Many players speed up – their swings, their pace of play – when playing the winds. Don’t.
Watch a foursome playing the course on a windy day and you’re likely to see some fast play: they walk faster between shots, they take less time in their preshot routine, and – perhaps most importantly – they swing faster. This leads to inconsistency and poor ball striking.
In the wind, make a conscious effort to take your time and to swing with a slower tempo. You’ll strike the ball with less spin and cleaner contact.
The Brush-T guarantees straighter, longer drives. What doesn’t these days?
The Brush-T claims that it can help you hit longer, straighter drives by eliminating much of the friction between ball and tee:
The unique qualities of the Brush-T mean that the side spin or interference, all too often associated with plastic and wooden tees, can be eliminated. The bristles provide raised support for the ball, but still give unprecedented flexibility. Independent testing in San Diego and California, showing a marked improvement in the dispersion rate, thereby delivering greater accuracy.
Let’s ignore for a moment the fact that San Diego is in California. Let’s also ignore that “a marked improvement in the dispersion rate” can’t “deliver” greater accuracy, it is greater accuracy. And hey, if we want to be technical, it’s not greater accuracy but greater consistency. A loose group of balls in the middle of the fairway beats a tight cluster 20 yards right, doesn’t it? 🙂
Continue reading “Brush-T”
Abacoa Golf Club is home to the First Ever Unofficial Non-Charity Tournament of Golf Bloggers.
I played golf with Larry of the No Three Putts blog. I shall summarize my round as follows: wwwwwssssssshhhhhhhhhhhhh. The winds were whipping around quite a bit, and after making a snaking birdie on the first hole, I shot about two hundred. That sound? The air going out of my game. I’m definitely the type that likes to warm up – I didn’t have a swing thought all day long and never felt comfortable over the ball.
My PW on the second hole, straight into the wind, must have gone about 75 yards. Larry and I won the front against “the other cart,” two up. We lost the back by four to lose the overall. In addition to my 75 yard wedge (normally 130), I hit a three iron from 240 to 30 feet.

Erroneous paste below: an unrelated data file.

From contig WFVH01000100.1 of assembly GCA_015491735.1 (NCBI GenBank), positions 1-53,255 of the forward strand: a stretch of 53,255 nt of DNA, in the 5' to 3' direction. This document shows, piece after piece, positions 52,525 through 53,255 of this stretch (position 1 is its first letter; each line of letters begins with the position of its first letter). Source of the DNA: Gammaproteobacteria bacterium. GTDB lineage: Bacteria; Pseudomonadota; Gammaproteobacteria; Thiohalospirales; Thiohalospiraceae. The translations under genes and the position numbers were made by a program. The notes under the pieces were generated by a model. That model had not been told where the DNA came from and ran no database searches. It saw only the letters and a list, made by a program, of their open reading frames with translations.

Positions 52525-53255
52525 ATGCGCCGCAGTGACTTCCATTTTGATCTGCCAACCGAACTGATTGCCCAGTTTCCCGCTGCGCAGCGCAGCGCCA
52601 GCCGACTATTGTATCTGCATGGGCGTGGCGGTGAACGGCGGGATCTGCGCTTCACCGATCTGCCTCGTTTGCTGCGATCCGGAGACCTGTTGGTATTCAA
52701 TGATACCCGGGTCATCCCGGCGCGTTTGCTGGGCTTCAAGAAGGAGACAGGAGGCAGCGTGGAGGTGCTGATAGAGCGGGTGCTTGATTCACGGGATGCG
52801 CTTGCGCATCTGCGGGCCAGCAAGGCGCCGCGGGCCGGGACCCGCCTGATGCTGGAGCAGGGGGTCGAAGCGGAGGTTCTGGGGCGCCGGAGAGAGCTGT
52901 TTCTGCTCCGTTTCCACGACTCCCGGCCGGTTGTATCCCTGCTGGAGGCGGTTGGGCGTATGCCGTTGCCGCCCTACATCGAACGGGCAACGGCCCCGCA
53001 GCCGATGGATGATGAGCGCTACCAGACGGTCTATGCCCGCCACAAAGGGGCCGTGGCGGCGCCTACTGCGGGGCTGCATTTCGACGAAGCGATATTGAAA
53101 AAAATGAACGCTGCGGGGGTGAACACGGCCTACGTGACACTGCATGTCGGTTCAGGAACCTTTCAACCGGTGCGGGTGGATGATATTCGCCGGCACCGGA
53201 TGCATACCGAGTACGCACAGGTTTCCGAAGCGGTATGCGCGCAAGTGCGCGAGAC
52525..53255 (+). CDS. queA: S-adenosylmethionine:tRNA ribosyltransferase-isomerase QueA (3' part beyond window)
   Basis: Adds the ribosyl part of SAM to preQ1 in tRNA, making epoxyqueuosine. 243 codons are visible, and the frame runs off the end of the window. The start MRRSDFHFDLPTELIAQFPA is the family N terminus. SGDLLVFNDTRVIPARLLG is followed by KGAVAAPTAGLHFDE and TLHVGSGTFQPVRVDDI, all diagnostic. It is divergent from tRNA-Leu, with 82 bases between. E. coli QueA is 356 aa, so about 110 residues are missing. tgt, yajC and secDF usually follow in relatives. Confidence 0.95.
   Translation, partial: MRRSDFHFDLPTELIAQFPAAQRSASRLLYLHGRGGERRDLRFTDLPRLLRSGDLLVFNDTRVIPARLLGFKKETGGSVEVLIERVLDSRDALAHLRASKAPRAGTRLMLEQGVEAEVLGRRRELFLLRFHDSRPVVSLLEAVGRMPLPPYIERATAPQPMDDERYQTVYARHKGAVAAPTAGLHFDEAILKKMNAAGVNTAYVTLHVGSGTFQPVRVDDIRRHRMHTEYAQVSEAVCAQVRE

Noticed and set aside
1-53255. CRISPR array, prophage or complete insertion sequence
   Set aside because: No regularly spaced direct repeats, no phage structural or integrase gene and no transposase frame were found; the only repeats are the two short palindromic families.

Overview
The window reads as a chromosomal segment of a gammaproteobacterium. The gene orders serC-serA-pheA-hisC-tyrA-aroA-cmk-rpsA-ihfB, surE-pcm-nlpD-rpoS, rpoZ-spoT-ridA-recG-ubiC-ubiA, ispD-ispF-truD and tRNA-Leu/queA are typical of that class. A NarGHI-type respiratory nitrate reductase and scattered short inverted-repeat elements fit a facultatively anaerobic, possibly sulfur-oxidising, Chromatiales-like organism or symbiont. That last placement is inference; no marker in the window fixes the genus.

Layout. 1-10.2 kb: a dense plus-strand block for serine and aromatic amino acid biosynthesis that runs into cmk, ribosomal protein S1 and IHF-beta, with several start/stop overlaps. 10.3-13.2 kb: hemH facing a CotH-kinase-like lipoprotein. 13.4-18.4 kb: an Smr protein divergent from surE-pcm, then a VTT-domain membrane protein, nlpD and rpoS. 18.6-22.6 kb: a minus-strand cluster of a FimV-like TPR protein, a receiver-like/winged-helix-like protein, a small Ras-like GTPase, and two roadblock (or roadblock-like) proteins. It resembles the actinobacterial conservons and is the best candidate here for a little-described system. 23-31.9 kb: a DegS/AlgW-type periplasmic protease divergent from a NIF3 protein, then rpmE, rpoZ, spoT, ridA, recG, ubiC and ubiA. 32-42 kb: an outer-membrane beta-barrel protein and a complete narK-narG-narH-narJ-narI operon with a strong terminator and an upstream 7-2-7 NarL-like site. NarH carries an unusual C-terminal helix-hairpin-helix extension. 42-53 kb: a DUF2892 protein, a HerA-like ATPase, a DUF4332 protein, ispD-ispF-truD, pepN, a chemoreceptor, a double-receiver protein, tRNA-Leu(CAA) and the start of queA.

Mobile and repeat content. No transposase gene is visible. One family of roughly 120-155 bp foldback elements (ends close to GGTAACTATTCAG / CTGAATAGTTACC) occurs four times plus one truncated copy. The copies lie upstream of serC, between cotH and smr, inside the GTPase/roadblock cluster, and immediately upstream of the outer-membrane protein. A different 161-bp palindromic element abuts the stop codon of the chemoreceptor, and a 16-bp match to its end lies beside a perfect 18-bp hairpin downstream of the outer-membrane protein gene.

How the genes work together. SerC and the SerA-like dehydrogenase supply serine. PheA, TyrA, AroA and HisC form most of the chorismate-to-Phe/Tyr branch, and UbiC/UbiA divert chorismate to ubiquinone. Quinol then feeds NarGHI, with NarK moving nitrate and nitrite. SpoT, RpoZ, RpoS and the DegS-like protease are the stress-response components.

Continue reading “Abacoa Golf Club with N3P”
Just a funny sign about having your balls removed…
As Shaggy (the Scooby Doo guy) would say: Yoinks! This, uuhhh, frightening image courtesy of Larry at the NoThreePutts blog. His site is called “No Damn Three Putts: a golf blog with some balls.” Unless, of course, he’s caught by the owners of the course with this sign.
I’m playing golf with Larry later today (with a hurricane cancellation possible) at Abacoa Golf Club. We shall see.
P.S. I was quite tempted to post this in the “Equipment: Balls” category, but that’d just be mean… <grin>
Experiment in your back yard and reclaim the art of shotmaking.
A week ago I spent some time in my back yard with my 60° wedge hitting shots all over the place and from every kind of lie. I discovered that if I play my ball outside of my right heel, open stance 45°, and swing inside out I can make great contact and send a lot skittering shot tremendous distances. I discovered that I can hit the ball with nothing but wrist movement quite far… but that every other body part has to remain absolutely still or I don’t get perfect contact, and wrists aren’t strong enough to fight through grass alone. I discovered that I could hit a lob wedge straight up into the air, but that it only went a foot forward and ten feet up – not a particularly useful shot.